AP sources: Woman accused of sending ricin letter addressed to White House arrested

An American flag flies at half-staff over the White House on Saturday.
Federal officials have intercepted an envelope addressed to the White House that contained the poison ricin, a law enforcement official told the Associated Press.
(Associated Press)

A woman suspected of sending an envelope containing the poison ricin, which was addressed to the White House, has been arrested at the New York-Canada border, three law enforcement officials told the Associated Press on Sunday.

The letter had been intercepted before it reached the White House. The woman was taken into custody by U.S. Customs and Border Protection officers at the Peace Bridge border crossing near Buffalo and is expected to face federal charges, the officials said. Her name was not immediately released.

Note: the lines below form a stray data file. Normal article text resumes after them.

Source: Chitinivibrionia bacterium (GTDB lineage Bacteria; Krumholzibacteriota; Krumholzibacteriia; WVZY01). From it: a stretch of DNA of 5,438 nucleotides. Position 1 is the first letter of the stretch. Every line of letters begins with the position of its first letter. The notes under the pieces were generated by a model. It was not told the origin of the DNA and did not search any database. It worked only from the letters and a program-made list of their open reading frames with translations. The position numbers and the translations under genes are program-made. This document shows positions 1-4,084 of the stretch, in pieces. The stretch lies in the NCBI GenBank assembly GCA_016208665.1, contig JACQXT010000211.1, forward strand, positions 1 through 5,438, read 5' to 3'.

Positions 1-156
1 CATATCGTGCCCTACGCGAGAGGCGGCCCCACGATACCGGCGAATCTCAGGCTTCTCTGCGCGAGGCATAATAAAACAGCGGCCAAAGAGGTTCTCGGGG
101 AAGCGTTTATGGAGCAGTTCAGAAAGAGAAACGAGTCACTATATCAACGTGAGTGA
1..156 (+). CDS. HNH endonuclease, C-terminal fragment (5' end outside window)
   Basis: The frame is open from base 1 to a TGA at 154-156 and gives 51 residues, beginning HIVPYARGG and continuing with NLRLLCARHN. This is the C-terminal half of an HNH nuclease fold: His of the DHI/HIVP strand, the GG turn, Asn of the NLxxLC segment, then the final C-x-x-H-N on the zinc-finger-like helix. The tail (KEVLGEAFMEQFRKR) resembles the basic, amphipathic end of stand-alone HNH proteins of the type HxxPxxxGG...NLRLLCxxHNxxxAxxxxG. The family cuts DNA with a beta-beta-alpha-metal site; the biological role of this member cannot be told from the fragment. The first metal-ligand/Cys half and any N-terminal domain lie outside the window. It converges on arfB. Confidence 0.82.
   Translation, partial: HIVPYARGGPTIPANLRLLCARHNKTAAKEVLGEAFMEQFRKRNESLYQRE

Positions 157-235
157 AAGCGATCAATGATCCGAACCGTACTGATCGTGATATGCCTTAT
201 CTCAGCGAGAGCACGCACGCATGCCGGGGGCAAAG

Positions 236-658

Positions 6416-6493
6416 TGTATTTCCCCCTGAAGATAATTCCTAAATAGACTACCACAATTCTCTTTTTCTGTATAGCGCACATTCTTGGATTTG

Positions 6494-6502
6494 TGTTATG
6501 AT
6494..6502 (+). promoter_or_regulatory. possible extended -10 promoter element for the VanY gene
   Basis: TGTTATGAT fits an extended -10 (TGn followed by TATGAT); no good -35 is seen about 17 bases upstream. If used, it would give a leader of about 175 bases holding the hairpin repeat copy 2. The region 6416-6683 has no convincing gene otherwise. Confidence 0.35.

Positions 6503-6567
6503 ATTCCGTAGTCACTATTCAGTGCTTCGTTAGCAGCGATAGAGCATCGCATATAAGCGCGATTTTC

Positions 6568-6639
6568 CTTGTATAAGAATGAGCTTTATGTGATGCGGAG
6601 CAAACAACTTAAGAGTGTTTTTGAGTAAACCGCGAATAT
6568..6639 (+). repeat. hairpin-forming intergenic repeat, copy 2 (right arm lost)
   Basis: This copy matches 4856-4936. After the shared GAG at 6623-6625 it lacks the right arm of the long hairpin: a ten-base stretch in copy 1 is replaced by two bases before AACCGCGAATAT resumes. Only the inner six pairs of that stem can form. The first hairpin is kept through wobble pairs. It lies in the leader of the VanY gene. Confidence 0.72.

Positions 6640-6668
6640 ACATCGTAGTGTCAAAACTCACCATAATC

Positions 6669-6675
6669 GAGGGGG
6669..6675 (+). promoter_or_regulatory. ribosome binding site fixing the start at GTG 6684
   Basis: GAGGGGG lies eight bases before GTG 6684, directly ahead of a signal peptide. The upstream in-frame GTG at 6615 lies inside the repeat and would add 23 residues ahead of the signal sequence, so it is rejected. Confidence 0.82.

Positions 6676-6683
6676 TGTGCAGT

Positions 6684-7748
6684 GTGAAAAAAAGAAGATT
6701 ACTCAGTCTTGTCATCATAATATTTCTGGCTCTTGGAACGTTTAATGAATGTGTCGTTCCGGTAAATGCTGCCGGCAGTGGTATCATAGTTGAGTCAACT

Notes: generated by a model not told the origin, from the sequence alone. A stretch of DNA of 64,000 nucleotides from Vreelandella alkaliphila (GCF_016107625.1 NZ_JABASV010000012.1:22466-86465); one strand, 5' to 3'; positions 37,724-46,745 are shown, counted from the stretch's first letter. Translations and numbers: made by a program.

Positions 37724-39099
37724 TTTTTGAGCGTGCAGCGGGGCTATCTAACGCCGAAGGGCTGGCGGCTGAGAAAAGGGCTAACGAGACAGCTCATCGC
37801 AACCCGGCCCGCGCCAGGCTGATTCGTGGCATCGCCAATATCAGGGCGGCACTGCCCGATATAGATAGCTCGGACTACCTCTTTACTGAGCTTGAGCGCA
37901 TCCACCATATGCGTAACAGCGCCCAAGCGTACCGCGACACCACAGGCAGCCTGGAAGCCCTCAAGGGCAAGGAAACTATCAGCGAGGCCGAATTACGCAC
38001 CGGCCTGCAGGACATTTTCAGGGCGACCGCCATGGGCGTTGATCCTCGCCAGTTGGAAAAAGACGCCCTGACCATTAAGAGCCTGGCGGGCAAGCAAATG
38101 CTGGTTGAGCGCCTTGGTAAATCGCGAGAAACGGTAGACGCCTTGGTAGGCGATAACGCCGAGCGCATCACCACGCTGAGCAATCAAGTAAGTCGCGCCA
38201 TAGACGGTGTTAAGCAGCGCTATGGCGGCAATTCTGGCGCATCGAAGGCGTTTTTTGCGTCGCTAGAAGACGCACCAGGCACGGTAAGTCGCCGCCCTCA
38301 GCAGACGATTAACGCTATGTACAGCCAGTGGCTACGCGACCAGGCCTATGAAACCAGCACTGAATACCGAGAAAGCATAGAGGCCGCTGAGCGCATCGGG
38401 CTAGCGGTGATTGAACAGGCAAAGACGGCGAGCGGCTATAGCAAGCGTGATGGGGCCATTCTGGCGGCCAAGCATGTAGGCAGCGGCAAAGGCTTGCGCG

The letter addressed to the White House appeared to have originated in Canada, the Royal Canadian Mounted Police have said. It was intercepted at a government facility that screens mail addressed to the White House and President Trump, and a preliminary investigation indicated it tested positive for ricin, according to the officials.


The officials were not authorized to discuss the investigation publicly and spoke on condition of anonymity.

There have been several prior instances in which U.S. officials have been targeted with ricin sent through the mail.

A Navy veteran was arrested in 2018 and confessed to sending envelopes to Trump and members of his administration that contained the substance from which ricin is derived. The letters were intercepted, and no one was hurt.

In 2014, a Mississippi man was sentenced to 25 years in prison after sending letters dusted with ricin to President Obama and other officials.